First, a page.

Katharina Wood Koepcke, a 20-year-old UF business and entomology sophomore, had heard about #UNLITTER through the UF Environmental Coalition, which the movement is a part of. As she began noticing #UNLITTER stickers around campus on trash cans and water bottles, she said she felt the organization’s impact.

“Once you know about #UNLITTER, you start to see signs of it everywhere,” Koepcke said. 

The organization is community driven, Osman said. It spans from event attendees and board of directors to local area representatives and the global team.

Vivian Powell, a 22-year-old UF environmental engineering and sustainability senior, discovered #UNLITTER on Instagram during high school. After seeing the smiling faces of club members in the outdoors, Powell joined the movement once she reached college and is now an executive member of #UNLITTER UF. She said the work of the #UNLITTER movement can be attributed to the community it fosters.

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“[The community] is very strong in creating that confidence in your own abilities to make change and your ability to collaborate and make things happen,” Powell said.

The natural evolution of the movement parallels its  approach. Powell said organizers hope to bring awareness to harmful micro-habits and offer tangible ways to eliminate them such as picking up litter or adopting eco-friendly practices.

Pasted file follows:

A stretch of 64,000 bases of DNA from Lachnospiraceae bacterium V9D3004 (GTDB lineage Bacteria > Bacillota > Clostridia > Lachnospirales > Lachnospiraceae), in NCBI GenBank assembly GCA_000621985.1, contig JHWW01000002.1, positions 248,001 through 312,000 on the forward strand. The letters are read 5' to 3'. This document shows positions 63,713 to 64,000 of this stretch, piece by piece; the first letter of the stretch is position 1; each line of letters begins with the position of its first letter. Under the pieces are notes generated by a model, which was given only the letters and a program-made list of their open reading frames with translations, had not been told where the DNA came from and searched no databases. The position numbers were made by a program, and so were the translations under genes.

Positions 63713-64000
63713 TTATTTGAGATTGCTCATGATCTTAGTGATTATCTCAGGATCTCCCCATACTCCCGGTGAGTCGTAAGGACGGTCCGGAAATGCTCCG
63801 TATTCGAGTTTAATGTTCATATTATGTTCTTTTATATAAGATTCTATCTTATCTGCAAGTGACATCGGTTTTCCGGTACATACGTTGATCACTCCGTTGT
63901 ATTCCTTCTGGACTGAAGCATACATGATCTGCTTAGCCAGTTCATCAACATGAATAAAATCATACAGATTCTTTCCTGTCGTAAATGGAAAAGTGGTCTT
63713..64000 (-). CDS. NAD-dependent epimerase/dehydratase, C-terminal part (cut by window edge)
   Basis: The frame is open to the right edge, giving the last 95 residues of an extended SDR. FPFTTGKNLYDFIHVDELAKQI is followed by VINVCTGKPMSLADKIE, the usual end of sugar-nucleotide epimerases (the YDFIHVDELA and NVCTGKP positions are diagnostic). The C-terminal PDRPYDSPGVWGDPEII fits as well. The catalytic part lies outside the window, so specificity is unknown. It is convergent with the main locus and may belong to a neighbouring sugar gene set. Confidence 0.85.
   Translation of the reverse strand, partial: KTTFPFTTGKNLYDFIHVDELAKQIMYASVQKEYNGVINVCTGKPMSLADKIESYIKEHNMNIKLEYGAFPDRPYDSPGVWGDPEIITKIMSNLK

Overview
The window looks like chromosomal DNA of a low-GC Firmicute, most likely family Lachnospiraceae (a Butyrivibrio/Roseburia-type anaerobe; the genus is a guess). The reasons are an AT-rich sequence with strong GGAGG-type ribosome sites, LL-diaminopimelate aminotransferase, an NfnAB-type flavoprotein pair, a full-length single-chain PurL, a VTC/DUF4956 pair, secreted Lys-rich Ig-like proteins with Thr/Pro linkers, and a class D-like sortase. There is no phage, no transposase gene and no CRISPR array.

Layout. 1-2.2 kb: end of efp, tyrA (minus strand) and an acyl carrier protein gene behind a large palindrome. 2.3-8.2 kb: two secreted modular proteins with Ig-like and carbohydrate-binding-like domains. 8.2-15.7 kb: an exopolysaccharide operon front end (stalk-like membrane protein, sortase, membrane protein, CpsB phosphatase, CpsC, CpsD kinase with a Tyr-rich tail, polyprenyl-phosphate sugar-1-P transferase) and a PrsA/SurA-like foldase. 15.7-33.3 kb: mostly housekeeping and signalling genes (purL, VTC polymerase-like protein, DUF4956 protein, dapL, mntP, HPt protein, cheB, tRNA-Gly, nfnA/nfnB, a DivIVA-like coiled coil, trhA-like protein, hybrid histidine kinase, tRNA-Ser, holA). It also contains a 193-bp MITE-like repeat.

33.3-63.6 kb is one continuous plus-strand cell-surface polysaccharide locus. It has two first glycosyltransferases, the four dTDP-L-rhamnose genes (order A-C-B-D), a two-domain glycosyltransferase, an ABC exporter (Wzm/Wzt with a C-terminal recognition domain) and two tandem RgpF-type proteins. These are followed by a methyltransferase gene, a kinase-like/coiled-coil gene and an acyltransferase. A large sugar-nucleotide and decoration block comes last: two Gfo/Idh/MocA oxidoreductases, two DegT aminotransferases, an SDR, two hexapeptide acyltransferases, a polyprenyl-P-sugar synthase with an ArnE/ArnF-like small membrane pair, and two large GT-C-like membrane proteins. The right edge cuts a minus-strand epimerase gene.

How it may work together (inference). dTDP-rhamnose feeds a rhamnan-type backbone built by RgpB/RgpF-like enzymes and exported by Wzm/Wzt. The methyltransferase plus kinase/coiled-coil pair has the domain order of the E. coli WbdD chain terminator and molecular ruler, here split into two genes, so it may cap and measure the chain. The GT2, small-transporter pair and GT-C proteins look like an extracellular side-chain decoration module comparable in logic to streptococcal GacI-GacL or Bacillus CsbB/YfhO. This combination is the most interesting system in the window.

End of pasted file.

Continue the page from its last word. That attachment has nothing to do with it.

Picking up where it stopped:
“Things don't have to be big to make a difference,” Powell said. “It can be as simple as just talking about something you care about [to] somebody else sharing your perspective.”

Isabella Marti, a 21-year-old UF political science and education science junior and director of #UNLITTER UF, used her passion for fashion to create thrift initiatives. 

She said, #UNLITTER Your Closet, which works to reduce fast-fashion waste, is one of #UNLITTER UF’s largest projects.

With textile production being one of the most polluting industries of clean water worldwide, Marti’s frequent thrift swaps, she said, offer people an outlet for getting rid of unwanted clothing, growing their wardrobes with secondhand items and building relationships.